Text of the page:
Schumer Approves End Of Senate Dress Code

The Senate’s informal dress code has been quietly abandoned by Majority Leader Chuck Schumer (D-NY), and senators are now free to wear whatever they choose on the floor, as reported by various news outlets on Monday.

According to Axios, the Senate’s Sergeant at Arms has allegedly been instructed to cease enforcing the chamber’s unofficial dress guidelines for lawmakers.

This decision follows the example of several state legislatures that have reevaluated their dress codes, citing concerns of oppression, racism, and sexism. Opponents of these dress codes have argued that wearing non-traditional attire can serve as a powerful “statement of resistance.”

One person who will benefit from this change is Sen. John Fetterman (D-PA), who prefers gym shorts and hoodies over the formal business attire that was previously expected in the chamber. This new code allows him to stay on the Senate floor before and after votes.

Fetterman has received accolades for his unique style from some and criticism from others.

While he was recovering from a six-week stay at Walter Reed National Military Medical Center, where he was treated for clinical depression and fitted for hearing aids, Fetterman navigated around the legislative body’s dress code rules by casting his votes from the doorway of the Democrat cloakroom or the side entrance, where he would record his vote then discreetly step out.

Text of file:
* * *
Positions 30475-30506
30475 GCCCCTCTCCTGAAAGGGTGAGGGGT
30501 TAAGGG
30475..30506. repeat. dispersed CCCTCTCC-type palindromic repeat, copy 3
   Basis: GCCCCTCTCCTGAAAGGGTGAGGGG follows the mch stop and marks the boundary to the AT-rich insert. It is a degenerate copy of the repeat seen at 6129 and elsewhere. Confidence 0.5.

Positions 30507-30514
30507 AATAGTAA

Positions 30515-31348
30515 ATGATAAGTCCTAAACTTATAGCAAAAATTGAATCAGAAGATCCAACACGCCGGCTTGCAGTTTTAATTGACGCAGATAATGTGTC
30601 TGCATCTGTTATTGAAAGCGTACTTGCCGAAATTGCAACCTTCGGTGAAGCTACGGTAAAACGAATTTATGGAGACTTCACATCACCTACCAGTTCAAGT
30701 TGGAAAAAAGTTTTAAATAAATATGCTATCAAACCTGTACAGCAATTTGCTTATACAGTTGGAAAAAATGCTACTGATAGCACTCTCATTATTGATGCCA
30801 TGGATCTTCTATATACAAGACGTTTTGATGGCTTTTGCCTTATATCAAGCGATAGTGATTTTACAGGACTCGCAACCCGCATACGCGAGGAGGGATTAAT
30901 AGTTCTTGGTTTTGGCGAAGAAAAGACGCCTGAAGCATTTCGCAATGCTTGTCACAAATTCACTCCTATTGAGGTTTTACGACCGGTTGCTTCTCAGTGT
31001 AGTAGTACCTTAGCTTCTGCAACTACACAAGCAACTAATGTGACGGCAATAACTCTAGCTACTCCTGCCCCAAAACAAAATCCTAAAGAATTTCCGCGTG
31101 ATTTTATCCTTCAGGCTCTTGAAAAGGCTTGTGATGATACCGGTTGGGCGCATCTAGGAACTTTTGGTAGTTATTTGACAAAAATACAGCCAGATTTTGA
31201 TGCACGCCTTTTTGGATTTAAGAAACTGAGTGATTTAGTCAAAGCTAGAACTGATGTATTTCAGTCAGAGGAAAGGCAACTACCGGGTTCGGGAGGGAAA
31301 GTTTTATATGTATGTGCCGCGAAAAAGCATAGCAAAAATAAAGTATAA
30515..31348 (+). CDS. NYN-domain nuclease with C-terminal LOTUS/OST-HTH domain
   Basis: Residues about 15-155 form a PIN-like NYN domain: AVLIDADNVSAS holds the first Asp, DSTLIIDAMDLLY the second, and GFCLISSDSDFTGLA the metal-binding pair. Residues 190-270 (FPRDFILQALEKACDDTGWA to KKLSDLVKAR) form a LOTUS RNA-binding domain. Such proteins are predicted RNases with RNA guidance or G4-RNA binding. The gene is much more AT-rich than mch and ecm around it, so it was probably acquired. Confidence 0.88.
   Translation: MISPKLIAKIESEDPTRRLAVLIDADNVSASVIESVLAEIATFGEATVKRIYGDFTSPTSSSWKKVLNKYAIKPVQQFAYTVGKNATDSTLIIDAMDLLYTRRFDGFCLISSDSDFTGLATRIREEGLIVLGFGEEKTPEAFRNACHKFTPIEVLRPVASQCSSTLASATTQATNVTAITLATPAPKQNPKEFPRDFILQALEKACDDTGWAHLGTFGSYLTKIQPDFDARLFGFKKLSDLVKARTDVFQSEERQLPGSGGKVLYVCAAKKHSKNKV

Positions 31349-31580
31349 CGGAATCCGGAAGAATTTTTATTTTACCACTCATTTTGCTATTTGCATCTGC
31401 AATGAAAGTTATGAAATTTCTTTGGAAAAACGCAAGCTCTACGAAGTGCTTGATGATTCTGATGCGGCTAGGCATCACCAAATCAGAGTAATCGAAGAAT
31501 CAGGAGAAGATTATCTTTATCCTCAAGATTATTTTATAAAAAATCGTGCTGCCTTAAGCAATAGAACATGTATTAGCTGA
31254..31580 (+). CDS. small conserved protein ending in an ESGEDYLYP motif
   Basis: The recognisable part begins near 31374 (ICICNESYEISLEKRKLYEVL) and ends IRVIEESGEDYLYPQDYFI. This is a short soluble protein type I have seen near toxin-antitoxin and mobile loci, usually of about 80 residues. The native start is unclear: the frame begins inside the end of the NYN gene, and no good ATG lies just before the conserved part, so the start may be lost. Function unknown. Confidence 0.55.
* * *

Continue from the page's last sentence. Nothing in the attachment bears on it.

Fox News senior congressional correspondent Chad Pergram shared that the new change in dress code applies specifically to senators, while staff members are still expected to adhere to the old dress code. He posted on X, formerly known as Twitter, “Others entering the chamber must comply with the dress code. Coats/ties for men. Business attire for women.”

It’s worth noting that the U.S. House, traditionally known for its stricter dress code, has also made efforts to relax some of its requirements in recent years, especially after receiving criticism and protests about the clothing restrictions imposed on women in the lower chamber back in 2017.

Female lawmakers’ objections to the long-standing ban on sleeveless tops and open-toed shoes in the House were instrumental in prompting the call for change.

Schumer commented about the change, saying, “Senators are able to choose what they wear on the Senate floor. I will continue to wear a suit.”